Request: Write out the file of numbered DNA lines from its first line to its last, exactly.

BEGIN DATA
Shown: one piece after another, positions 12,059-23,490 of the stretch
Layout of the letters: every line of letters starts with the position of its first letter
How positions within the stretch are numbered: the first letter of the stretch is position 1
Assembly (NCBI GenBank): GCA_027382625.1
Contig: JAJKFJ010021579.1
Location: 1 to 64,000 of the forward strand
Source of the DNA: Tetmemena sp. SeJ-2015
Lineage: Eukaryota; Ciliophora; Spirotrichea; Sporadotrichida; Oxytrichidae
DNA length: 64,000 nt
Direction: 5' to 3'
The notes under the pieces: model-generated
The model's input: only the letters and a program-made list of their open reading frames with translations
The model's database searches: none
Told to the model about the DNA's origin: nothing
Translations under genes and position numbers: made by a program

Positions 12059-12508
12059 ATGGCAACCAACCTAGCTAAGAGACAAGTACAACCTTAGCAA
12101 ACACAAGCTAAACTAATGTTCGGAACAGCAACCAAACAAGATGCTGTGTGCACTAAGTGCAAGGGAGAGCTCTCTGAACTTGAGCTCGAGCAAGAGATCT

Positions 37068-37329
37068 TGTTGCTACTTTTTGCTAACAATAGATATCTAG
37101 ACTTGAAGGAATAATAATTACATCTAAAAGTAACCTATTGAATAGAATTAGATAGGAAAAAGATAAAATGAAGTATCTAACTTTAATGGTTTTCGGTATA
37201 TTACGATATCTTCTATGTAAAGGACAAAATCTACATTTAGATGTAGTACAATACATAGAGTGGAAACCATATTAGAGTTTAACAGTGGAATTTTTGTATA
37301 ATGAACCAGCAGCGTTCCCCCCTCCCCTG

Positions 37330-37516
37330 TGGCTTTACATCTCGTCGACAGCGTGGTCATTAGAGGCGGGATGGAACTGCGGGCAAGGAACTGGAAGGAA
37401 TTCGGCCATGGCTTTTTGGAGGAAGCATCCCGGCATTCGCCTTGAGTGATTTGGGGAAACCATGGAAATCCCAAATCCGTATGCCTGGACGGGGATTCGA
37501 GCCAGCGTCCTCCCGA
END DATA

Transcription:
Shown: one piece after another, positions 12,059-23,490 of the stretch
Layout of the letters: every line of letters starts with the position of its first letter
How positions within the stretch are numbered: the first letter of the stretch is position 1
Assembly (NCBI GenBank): GCA_027382625.1
Contig: JAJKFJ010021579.1
Location: 1 to 64,000 of the forward strand
Source of the DNA: Tetmemena sp. SeJ-2015
Lineage: Eukaryota; Ciliophora; Spirotrichea; Sporadotrichida; Oxytrichidae
DNA length: 64,000 nt
Direction: 5' to 3'
The notes under the pieces: model-generated
The model's input: only the letters and a program-made list of their open reading frames with translations
The model's database searches: none
Told to the model about the DNA's origin: nothing
Translations under genes and position numbers: made by a program

Positions 12059-12508
12059 ATGGCAACCAACCTAGCTAAGAGACAAGTACAACCTTAGCAA
12101 ACACAAGCTAAACTAATGTTCGGAACAGCAACCAAACAAGATGCTGTGTGCACTAAGTGCAAGGGAGAGCTCTCTGAACTTGAGCTCGAGCAAGAGATCT

Positions 37068-37329
37068 TGTTGCTACTTTTTGCTAACAATAGATATCTAG
37101 ACTTGAAGGAATAATAATTACATCTAAAAGTAACCTATTGAATAGAATTAGATAGGAAAAAGATAAAATGAAGTATCTAACTTTAATGGTTTTCGGTATA
37201 TTACGATATCTTCTATGTAAAGGACAAAATCTACATTTAGATGTAGTACAATACATAGAGTGGAAACCATATTAGAGTTTAACAGTGGAATTTTTGTATA
37301 ATGAACCAGCAGCGTTCCCCCCTCCCCTG

Positions 37330-37516
37330 TGGCTTTACATCTCGTCGACAGCGTGGTCATTAGAGGCGGGATGGAACTGCGGGCAAGGAACTGGAAGGAA
37401 TTCGGCCATGGCTTTTTGGAGGAAGCATCCCGGCATTCGCCTTGAGTGATTTGGGGAAACCATGGAAATCCCAAATCCGTATGCCTGGACGGGGATTCGA
37501 GCCAGCGTCCTCCCGA